The Origami Sofa by Yumi Yoshida comprises a series of upholstery panels sandwiched between two layers of fabric. Each piece is separated by a fold allowing the segments to be manipulated into a self-supporting seat.
The concept uses different colours to highlight the duality of the Origami Sofa's function as a mat and sofa, and also to mimic the traditional origami paper that lends the concept its name.
"The two different colours resemble the sides on a sheet of origami paper and emphasise the change in both function and form as it folds from a flat rug into a couch," said the Austrian-born furniture designer.
To convert the mat into a sofa, one end is folded into a pair of right-angled triangular boxes while the other is pinched into the beginnings of a box shape that will become the seat section.
The triangular boxes are then folded inward to create the back and armrests that will form the upper section.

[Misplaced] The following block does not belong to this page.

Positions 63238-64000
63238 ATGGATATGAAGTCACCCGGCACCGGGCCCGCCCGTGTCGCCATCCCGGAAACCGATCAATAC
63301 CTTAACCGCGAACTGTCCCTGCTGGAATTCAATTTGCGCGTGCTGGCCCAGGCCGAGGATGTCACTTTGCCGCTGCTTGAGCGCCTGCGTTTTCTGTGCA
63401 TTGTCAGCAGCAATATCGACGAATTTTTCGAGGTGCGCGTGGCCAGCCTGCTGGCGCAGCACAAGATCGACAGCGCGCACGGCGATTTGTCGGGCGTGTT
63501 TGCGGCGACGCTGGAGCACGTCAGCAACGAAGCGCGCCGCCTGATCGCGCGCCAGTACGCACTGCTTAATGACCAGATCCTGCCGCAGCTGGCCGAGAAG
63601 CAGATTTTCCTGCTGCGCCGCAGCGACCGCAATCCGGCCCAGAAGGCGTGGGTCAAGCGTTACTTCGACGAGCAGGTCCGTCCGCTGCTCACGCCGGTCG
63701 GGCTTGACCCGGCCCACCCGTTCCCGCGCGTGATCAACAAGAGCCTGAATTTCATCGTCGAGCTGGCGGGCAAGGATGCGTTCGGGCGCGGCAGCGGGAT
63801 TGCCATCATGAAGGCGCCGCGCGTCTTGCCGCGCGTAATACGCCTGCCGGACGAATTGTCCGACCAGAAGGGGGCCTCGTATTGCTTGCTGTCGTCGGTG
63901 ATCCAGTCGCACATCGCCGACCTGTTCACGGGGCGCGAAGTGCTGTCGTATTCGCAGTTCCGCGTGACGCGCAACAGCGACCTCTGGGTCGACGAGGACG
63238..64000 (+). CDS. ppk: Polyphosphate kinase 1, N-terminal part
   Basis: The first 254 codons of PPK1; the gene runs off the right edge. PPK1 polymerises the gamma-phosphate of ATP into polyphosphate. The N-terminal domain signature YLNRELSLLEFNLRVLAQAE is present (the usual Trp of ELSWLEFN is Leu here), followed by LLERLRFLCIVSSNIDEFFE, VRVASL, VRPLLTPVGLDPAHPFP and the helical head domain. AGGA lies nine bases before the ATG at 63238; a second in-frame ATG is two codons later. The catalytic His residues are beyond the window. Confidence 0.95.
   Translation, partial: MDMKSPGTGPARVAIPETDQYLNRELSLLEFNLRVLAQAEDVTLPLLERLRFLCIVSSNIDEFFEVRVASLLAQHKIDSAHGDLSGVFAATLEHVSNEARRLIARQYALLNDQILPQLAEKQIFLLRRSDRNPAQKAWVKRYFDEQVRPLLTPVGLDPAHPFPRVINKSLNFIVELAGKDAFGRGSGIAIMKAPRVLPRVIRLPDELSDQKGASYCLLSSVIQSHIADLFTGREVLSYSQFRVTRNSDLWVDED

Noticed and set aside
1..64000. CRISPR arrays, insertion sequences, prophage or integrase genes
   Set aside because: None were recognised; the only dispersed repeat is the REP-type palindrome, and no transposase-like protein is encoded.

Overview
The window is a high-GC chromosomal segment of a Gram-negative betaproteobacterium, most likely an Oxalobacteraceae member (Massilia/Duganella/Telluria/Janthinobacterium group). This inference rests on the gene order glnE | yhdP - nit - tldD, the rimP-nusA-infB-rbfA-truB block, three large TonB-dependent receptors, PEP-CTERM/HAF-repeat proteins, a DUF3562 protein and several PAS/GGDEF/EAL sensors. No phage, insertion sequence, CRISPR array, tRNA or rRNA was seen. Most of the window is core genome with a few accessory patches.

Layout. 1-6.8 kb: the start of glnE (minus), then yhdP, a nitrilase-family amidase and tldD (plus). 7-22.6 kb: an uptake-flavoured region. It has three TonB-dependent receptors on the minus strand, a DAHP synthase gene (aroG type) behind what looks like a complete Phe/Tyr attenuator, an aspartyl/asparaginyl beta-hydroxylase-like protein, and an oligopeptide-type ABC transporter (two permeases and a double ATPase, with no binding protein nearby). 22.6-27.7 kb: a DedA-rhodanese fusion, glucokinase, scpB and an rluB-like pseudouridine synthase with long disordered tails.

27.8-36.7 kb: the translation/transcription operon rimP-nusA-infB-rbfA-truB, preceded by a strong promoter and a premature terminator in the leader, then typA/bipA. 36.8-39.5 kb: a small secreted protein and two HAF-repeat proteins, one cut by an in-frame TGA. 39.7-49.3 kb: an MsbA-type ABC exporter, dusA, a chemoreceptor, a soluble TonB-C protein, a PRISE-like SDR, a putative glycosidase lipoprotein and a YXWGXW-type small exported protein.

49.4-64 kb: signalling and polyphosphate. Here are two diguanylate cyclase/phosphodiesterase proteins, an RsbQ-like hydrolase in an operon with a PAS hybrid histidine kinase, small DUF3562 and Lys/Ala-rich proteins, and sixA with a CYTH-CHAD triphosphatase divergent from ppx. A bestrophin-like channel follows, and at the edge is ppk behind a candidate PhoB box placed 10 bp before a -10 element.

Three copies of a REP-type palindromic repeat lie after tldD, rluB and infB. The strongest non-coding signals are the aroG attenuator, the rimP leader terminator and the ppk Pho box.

The seat is then rolled into the centre to create a supporting structure shaped like a trapezium.
To complete the sofa, the back section is stacked on top of the seat. The completed piece of furniture retains a few flashes of orange to serve as a reminder of the seat’s dual use.
We've recently reported on a number of designers and architects inspired by the ancient Japanese art of paper folding.
Last month, Paris-based accessories designer Qi Hu created paper headdresses based on Chinese mythological creatures for the Printemps department store, and in January German designer Jule Waibel created 25 folded-paper dresses for fashion brand Bershka's shop windows around the world.
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